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And that concludes our little celebration. But the fun doesn't have to end here. Go on, enjoy March 1st in your own creative way, in all its piggy, peanut-buttery, smiley, book-filled glory. (But remember, you might want keep the peanut-buttery parts separate from the book-filled parts...)
"Be sure of it," said Lovelock. "This is the last time Mousebeard gets the better of me." Emiline shrank back into the passageway, the word 'Mousebeard' circling endlessly through her thoughts. He was the pirate of pirates: bigger, nastier, and hairier than any other. Ever since she was tiny she'd heard horrible tales of him and the infamous mice that lived in his beard. With her heart beating heavily, Emiline checked the mouse in her care. It was snoring sweetly, and making occasional sleepy squeaks. Something exciting was happening – something bigger and greater than anything that normally happened to a mousekeeper. She wanted to be part of it..." Overview:Twelve-year-old Emiline Orelia is mousekeeper for Isiah Lovelock, Old Town's most famous mouse collector and one of its wealthiest citizens. Emiline cares for her own Grey Mouse, named Portly, as well as all of the mice in Lovelock's vast collection. It's not a glamorous job, but Emiline is very good at it, and hopes one day to become a mousehunter, so she can go out and discover new and interesting mice.
In Emiline's world, collecting and trading mice is valued above all else - but these are no ordinary field mice. There is the Sharpclaw Mouse: a sneaky, mischievous mouse with huge, dagger-like claws on its front paws that can slice through even wood and metal with ease. Or the Magnetical Mouse: prized by sailors for their bulletlike nose that always points due north. Or the Howling Moon Mouse: best known of all the howler mice, it howls only on nights with a full moon. And this is only to name a few.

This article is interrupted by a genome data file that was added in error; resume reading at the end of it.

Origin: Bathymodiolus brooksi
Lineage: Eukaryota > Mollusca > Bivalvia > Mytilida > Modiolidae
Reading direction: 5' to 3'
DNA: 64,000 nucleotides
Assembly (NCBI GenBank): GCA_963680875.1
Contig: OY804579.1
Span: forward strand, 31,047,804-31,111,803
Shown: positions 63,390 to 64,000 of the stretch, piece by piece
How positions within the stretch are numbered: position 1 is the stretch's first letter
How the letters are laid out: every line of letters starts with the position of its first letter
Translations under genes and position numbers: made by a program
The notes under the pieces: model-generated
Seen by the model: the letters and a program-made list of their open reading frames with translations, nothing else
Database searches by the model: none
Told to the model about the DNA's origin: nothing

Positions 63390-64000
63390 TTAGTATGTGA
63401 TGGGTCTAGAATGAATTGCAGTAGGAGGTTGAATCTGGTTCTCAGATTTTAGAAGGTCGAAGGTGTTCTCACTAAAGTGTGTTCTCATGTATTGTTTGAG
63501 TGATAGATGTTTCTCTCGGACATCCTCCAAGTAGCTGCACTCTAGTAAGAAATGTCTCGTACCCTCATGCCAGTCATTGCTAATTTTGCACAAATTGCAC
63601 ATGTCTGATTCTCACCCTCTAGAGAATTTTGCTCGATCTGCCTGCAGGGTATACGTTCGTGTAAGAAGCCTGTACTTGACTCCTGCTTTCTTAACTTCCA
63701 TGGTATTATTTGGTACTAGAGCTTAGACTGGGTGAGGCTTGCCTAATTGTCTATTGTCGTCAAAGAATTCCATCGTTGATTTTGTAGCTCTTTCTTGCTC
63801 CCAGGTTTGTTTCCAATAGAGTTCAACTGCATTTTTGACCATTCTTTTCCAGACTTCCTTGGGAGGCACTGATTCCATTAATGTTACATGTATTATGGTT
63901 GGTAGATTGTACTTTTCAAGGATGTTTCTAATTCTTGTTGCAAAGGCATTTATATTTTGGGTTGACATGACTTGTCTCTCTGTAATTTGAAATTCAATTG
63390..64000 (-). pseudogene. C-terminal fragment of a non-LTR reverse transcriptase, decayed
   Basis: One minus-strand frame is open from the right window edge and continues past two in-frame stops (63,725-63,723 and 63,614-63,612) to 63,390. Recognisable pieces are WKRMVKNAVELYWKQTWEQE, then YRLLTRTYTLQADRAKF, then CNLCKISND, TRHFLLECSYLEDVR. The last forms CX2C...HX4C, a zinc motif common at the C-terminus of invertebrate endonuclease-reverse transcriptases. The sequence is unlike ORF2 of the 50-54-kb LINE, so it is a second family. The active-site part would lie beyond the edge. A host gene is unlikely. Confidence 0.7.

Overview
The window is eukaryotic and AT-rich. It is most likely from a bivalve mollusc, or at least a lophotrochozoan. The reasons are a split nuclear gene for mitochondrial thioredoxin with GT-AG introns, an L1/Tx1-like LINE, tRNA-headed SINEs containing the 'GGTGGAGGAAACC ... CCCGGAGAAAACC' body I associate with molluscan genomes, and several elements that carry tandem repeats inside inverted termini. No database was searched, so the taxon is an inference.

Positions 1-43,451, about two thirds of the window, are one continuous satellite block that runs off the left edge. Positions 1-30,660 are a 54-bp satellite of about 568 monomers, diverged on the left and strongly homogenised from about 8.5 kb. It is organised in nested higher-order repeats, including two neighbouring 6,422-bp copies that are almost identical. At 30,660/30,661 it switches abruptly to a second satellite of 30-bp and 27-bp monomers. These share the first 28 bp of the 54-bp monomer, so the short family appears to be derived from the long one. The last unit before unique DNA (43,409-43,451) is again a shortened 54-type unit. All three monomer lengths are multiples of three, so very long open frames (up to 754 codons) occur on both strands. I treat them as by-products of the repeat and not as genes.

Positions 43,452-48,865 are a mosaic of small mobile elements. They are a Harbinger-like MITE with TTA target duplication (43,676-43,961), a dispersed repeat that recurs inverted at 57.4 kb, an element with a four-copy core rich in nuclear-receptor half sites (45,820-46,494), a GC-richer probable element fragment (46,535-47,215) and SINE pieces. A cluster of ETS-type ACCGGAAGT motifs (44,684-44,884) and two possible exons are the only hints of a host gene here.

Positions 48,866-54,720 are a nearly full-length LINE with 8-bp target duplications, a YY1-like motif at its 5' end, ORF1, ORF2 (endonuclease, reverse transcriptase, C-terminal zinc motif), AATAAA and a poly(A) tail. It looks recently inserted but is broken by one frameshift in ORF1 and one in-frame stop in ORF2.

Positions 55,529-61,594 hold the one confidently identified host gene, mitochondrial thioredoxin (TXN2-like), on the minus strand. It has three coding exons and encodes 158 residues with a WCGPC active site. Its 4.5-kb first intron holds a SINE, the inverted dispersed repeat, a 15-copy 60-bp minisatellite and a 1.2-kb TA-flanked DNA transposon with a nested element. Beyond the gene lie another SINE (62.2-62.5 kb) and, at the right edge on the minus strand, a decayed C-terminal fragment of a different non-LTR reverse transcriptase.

When Mousebeard, the most feared pirate on the Seventeen Seas, sinks Lovelock's merchant ship, Lovelock hires Captain Devlin Drewshank to hunt him down and capture him. Emiline overhears the deal and, seeing this as the chance of a lifetime, runs away and boards Drewshank's ship, excited to be on the adventure. The journey is a dangerous one, filled with pirates, and battles, and even sea monsters. And Emiline soon comes to realize that all is not exactly as she thought it was, and that no one she's met is exactly who she thought they were. For Teachers and Librarians:The Mousehunter is a book your students will love reading, and a book you will love for the many ways you can use it in your classes.How about a character study? Have your students - either individually or in groups - create character trading cards for each character in the book, with an illustration of the character on one side, and on the other, list the character's motivations, personality traits, and the events in which the character has important roles, etc.